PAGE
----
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American Idol

American IdolThe mean girls have taken over American Idol. It's true — just not the way Fox wants us to believe. After Mariah Carey and Nicki...American IdolReality TVThe mean girls have taken over American Idol. It's true — just not the way Fox wants us to believe. After Mariah Carey and Nicki...2013-02-20

(Michael Becker/FOX)

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American Idol

Genre: Reality TV; Starring: Harry Connick Jr., Jennifer Lopez, Keith Urban, Ryan Seacrest; Broadcaster: Fox

The mean girls have taken over American Idol. It’s true — just not the way Fox wants us to believe. After Mariah Carey and Nicki Minaj signed on, joining chest-tattooed country singer Keith Urban and Idol vet Randy Jackson at the judges’ table, fans had been teased with hints of the Great Diva-Off, an expletive-fueled exchange from the North Carolina auditions that reportedly featured Minaj telling Carey, ”I’m gonna knock you out.” Just in case you missed what roles they’re playing here, Carey has literally resorted to quoting Mean Girls: ”I wanna lose three pounds!” she sighed in the Jan. 16 episode. (Get this woman some Kälteen bars!) Unfortunately, when the queen-bee showdown aired on Jan. 23, it was mostly stripped of cursing and physical threats. What fun is that?

Maybe Fox tempered the blowup because Carey and Minaj are saving their nastiness for the contestants. Like evil prom queens, they snicker at any sign of awkwardness. (”Are y’all laughing at me?” asks one pitch-deprived woman. ”Nooooo!” insists Minaj, clearly losing it.) Minaj flirts with the hot guys, demanding to know if they have girlfriends, and addresses the nerds with backhanded nicknames: ”The Turbanator” for the Indian guy, ”Mushroom” for the guy with unfortunate hair. Carey even makes fun of one hopeful, waiting until the Berklee College of Music grad exits the stage before snapping, ”I ain’t go to no school. I went to the school of f—ing life!” It’s enough to make you miss J. Lo and Steven Tyler, who’d been sliding down the charts for so long before judging Idol that they remembered how much rejection stings. Let this be a lesson, Team Idol: When you cast pop stars who are still popular, they will act like popular girls.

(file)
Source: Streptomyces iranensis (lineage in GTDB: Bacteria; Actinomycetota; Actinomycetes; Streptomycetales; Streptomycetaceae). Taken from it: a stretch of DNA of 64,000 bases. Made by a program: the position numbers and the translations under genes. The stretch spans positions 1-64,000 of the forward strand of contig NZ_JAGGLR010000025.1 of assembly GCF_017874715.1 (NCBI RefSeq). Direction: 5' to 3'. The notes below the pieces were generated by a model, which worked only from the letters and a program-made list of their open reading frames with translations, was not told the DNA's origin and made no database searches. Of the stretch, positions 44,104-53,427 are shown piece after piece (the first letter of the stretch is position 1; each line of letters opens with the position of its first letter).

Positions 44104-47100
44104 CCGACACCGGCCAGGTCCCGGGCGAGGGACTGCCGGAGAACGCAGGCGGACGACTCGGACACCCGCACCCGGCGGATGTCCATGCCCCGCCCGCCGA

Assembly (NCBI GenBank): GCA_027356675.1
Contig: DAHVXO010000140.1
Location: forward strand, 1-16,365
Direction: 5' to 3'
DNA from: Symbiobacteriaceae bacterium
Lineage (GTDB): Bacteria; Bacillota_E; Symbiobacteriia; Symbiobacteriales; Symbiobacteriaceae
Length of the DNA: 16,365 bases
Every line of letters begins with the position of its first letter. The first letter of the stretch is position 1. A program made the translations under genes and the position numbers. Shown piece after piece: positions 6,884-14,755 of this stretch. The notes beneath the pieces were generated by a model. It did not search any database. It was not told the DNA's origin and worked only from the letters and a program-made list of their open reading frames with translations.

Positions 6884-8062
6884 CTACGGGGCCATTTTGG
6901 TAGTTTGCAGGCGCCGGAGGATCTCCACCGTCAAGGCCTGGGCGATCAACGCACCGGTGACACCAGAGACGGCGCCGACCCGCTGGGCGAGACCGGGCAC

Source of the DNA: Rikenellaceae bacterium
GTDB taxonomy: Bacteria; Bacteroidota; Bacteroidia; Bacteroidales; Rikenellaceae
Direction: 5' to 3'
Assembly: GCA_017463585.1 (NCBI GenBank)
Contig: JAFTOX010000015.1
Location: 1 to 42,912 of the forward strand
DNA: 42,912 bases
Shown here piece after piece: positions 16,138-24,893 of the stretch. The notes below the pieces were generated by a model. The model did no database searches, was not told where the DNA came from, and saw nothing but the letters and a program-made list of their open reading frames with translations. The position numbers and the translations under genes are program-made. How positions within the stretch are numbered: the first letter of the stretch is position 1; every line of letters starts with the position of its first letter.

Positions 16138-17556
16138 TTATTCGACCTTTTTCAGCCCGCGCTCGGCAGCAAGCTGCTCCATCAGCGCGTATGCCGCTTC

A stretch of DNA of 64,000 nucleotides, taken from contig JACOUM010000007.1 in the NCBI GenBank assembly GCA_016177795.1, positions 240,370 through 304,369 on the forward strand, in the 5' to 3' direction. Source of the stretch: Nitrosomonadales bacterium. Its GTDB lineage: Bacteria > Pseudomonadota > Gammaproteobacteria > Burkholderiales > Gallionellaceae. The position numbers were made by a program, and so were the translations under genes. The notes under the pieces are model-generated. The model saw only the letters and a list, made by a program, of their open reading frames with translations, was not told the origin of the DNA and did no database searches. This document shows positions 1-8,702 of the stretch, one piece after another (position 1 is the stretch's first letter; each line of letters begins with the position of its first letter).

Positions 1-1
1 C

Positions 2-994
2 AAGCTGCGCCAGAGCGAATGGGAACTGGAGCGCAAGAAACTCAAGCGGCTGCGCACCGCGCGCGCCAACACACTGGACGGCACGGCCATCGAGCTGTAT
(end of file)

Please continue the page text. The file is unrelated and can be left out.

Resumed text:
So it feels like a small coup that this season’s best contestants are the misfits, especially after years of watching the CGWGs (#cuteguyswithguitars) dominate. It’s hard not to root for chronic stutterer Lazaro Arbos or husky gospel singer Curtis Finch Jr., who could make it to the finals. Among the women, Candice Glover, who was rejected in Vegas last year, is a standout; Minaj admitted that she wasn’t worthy of critiquing her. No matter who takes the title, these early rounds of Idol are win-win for everyone: Viewers get some good triumph-of-the-underdog stories; Carey and Minaj get to feel like they’re back in high school; and the contestants get to dream of being showered with confetti in the finale and later achieving their best shot at a long-term career in this troubled music industry — ending up right back on American Idol, as a judge. B-

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